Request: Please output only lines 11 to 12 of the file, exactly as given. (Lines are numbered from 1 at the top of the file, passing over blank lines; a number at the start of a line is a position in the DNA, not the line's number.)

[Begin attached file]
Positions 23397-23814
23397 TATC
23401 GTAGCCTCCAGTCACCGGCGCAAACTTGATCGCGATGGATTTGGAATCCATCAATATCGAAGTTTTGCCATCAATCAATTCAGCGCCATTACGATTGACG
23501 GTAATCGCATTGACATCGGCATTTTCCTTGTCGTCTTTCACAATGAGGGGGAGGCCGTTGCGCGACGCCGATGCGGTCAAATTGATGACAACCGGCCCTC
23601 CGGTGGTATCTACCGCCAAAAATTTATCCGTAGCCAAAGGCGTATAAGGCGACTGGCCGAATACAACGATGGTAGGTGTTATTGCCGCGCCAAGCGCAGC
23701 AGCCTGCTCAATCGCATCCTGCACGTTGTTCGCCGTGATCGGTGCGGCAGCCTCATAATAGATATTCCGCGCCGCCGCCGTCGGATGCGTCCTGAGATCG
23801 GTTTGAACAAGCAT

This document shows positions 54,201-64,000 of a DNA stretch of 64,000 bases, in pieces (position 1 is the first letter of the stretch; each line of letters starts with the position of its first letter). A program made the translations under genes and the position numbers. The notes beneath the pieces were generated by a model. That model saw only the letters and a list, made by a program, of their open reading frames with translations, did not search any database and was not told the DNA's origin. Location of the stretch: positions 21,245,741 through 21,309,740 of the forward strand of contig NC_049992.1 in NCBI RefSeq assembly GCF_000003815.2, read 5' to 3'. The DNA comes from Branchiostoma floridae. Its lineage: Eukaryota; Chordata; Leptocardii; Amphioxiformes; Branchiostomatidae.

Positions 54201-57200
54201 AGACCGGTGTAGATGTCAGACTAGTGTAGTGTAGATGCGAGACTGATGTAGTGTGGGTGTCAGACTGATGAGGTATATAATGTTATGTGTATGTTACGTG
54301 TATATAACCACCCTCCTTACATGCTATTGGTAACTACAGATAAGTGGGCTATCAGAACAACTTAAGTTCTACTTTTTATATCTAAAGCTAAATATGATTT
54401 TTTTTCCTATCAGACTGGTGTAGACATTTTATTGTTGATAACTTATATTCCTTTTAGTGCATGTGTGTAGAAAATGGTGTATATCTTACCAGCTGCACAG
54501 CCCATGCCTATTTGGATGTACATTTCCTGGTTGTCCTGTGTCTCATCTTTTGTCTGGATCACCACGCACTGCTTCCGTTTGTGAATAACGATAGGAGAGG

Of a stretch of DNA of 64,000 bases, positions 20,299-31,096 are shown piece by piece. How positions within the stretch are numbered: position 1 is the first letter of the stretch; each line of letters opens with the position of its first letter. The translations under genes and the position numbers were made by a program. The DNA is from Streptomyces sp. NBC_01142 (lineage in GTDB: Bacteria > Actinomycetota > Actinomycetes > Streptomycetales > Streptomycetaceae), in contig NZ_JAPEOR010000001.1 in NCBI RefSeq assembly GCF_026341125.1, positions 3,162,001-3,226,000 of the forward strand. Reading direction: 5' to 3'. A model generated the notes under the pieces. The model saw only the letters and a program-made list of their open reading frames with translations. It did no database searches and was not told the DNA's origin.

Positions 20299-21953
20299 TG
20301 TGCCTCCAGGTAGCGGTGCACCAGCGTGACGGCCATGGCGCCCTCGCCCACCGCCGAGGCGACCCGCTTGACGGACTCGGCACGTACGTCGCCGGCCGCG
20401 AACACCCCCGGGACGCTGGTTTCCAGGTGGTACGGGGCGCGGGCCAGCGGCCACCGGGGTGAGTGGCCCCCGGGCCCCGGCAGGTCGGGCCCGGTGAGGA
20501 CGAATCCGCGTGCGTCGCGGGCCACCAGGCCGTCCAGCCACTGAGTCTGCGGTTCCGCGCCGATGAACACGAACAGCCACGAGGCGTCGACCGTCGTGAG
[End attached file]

54301 TATATAACCACCCTCCTTACATGCTATTGGTAACTACAGATAAGTGGGCTATCAGAACAACTTAAGTTCTACTTTTTATATCTAAAGCTAAATATGATTT
54401 TTTTTCCTATCAGACTGGTGTAGACATTTTATTGTTGATAACTTATATTCCTTTTAGTGCATGTGTGTAGAAAATGGTGTATATCTTACCAGCTGCACAG